Dimitri Mitropoulos conducting Eleanor Steber, Rosalind Elias, Nicolai Gedda, other singers, Metropolitan Opera Chorus and Orchestra; RCA Victor LSC-6138 (stereo) and LM-6138: three records
Last year when the Met mounted the première of Vanessa, much clamor was made about it as a belated triumph of American opera. The only trouble is, Vanessa is not especially American. Admittedly its authors are American, Samuel Barber by birth and Gian Carlo-Menotti, the librettist, by adoption. However, their opera is Continental in locale and sounds to me very much like a Richard Strauss opera translated into English and given some semisec recitative to show it is modern. This doesn’t mean it is bad; it is quite good, if perhaps not up to the Strauss standard. The plot concerns a woman who marries her dead lover’s son, although he loves her daughter. It stays interesting, with the help of some very clever music. The première cast performs beautifully, and the recording is highly satisfactory in both monophonic and stereo presentation.
Beethoven: Symphony No. 6
Bruno Walter conducting Columbia Symphony Orchestra; Columbia MS-6012 (stereo) and ML-5284
Walter plays the Pastorale gently, singingly, as if it were a retrospective work, and of course it may have been. The brook is more eloquent than the thunder. The recording is appropriately smooth and tasteful, with a good orchestral feel about it, especially in the stereo edition.
Berlioz: Harold in Italy
Charles Munch conducting William Primrose, viola, and Boston Symphony Orches- tra; RCA Victor LSC-2228 (stereo) and LM-2228
This is Primrose’s third Harold on microgroove, and not his best. I list it because the sound is bright and new and available stereophonically. My suspicion is that the participants stayed working at this recording session about three hours longer than they should have. They achieved flawlessness at the price of spontaneity. Still, the earlier PrimroseBeecham and the ancient PrimroseKoussevitszky, however lively, are simply not aurally acceptable today, and the new RCA Victor recording is the one to have.
Handel: Organ Concertos, Op. 4, Nos. 1-6
E. Power Biggs, organ; Sir Adrian Boult conducting London Philharmonic Orchestra; Columbia K2S-602 (stereo) and K2L-258: two records
Handel will have been dead two hundred years this spring. In observance of this, Biggs. Boult, and the London Philharmonic journeyed last summer with recording equipment to a church in Great Packington, Warwickshire, where there was an unaltered organ Handel had helped design. Many hazards attended, prime among which was the fact that the orchestra could not be tuned to the organ. Accordingly, the organ was disassembled and tuned to today’s pitch (with provision, by sliders, to restore its original tonality). As Mr. Biggs says, “What the deuce! That’s what Handel would have done.” The product of this endeavor will fill several albums with (to judge from the first) rare treasure of sterling British stamp. German-born though he was, Handel as composer became thoroughly English. This music marches with a mighty Georgian tread, managing to be at once dignified and lusty. Brisk Sir Adrian and British-born Mr. Biggs never have been better than they are at this work, and they got yeoman assistance from the engineers. The stereo version is a little short of bass, nothing serious.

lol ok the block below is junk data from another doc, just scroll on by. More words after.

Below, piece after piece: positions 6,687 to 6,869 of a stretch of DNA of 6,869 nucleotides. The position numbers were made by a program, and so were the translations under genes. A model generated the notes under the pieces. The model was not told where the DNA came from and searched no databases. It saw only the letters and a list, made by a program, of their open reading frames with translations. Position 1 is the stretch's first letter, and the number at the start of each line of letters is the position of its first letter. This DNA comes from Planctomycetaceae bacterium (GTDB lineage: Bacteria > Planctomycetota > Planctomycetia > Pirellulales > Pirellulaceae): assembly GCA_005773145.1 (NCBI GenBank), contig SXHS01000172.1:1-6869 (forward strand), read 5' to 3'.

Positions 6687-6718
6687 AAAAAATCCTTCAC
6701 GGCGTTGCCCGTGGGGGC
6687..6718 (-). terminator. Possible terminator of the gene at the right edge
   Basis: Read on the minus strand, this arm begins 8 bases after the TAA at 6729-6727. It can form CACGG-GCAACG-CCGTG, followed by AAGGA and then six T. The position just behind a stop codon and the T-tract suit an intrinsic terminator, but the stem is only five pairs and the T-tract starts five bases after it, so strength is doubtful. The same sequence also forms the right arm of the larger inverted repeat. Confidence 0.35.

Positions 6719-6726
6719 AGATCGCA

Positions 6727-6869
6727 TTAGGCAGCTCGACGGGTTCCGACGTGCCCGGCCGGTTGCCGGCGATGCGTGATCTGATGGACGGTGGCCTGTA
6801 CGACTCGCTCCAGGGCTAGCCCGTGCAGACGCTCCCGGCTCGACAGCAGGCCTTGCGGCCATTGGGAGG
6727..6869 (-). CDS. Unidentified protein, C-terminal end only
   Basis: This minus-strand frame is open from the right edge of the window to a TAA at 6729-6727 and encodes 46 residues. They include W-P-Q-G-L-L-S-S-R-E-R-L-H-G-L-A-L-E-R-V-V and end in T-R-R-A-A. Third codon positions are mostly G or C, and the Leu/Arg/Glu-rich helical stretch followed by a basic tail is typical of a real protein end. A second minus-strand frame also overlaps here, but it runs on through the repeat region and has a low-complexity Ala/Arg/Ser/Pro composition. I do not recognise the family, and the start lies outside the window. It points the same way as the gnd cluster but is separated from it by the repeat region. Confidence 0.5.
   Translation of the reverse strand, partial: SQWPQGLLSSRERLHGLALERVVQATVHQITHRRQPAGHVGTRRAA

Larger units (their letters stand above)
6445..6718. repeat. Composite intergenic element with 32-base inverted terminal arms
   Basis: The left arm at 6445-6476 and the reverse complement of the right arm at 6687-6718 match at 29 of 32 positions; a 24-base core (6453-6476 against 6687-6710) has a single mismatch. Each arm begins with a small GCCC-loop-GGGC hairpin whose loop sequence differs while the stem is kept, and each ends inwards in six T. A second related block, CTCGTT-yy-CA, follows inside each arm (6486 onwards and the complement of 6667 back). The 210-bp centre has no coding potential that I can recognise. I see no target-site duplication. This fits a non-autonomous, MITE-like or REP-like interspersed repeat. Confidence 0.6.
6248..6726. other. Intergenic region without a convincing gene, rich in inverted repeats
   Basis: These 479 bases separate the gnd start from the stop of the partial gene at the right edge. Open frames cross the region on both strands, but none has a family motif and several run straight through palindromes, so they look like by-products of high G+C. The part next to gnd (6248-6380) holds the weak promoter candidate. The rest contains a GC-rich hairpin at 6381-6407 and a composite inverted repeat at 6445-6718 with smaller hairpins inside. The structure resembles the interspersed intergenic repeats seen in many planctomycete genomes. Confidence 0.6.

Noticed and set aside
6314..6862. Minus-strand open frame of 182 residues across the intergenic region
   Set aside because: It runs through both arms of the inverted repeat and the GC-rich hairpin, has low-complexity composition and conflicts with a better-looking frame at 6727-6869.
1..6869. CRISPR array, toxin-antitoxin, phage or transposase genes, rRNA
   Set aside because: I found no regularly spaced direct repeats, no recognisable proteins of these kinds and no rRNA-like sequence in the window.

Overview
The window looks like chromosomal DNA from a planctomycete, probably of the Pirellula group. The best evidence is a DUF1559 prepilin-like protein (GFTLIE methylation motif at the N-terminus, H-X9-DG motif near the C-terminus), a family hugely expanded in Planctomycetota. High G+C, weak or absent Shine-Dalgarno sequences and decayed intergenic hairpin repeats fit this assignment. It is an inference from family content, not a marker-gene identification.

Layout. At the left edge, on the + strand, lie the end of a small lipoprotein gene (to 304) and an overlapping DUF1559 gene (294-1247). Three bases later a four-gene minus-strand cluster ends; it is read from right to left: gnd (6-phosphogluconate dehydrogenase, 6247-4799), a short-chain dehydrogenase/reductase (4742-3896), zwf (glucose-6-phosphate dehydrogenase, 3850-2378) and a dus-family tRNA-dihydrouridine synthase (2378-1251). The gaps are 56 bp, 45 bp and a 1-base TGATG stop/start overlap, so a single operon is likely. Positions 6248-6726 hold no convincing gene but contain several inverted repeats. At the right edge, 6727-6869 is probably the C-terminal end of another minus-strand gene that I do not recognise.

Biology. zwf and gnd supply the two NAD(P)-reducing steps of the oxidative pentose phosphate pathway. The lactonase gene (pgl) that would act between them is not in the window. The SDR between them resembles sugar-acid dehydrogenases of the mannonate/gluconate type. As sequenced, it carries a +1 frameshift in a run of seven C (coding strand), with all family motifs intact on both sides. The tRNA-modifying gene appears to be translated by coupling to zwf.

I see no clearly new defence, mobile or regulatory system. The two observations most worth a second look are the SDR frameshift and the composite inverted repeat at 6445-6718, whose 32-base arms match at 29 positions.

Weill: Die Dreigroschenoper
Wilhelm Brückner - Rüggeberg conducting Lotte Lenya, Erich Schellow, Johanna von Koczian, other singers, orchestra and chorus; Columbia C2S-201 (stereo) and 02L-257: two records
Kurt Weill and Bertolt Brecht, two angry young men of Berlin in the hopeless days of the Weimar Republic, rewrote John Gay’s lusty Beggar’s Opera (1728) into this piece of very clever horridness. It is so unrelievedly grim that I have never been able to enjoy it, but many people do, partly by virtue of its German ragtime tunefulness. In any case, here is undoubtedly the definitive version. Lotte Lenya, Weill’s widow, directed the production and sings the part of Jenny, the kitchen maid. The fine recording, full of bite and shudder, was made on the home ground, Berlin.
These are stereo disc versions of recordings issued earlier in monophonic editions.
Berlioz: Symphonie Fantastique
Ataulfa Argenta conducting Paris Conservatory Orchestra; London CS-6025
A tasteful performance, more refined than clamorous, in authentically spacious tridimensionality and realistic sonority.
Britten: Young Person’s Guide to the Orchestra; Peter Grimes: Four Sea Interludes and Passacaglia
Sir Adrian Boult conducting Philharmonic Promenade Orchestra; Westminster WST-14010
Clean, rather close sound; interesting directionality in the Guide, good vista in the Grimes bits, especially when the chimes come in. Rather dry interpretations.
Gilbert and Sullivan: The Mikado; The Pirates of Penzance
Isidore Godfrey conducting D’Oyly Carte Opera Company and New Symphony Orchestra; London OSA-1201 and OSA1202: two records each
These never reached me in monophonic versions. In stereo they are delicious things, with a marvelous quality of the live stage to them. Equally marvelous is the way new D’Oyly Carte personnel manage to sound just as their predecessors did. There is no spoken dialogue, but I did not miss it.
Verdi: II Trovatore
Alberto Erede conducting Mario del Monaco, Renata Tebaldi, Giulietta Simionato, other singers, Florentine Chorus, Orchestre de la Suisse Romande; London OSA-1304: three records
If you want to hear, in your living room, how big Mario del Monaco’s voice really is, buy this. Also worth experiencing is the Anvil Chorus in 3-D.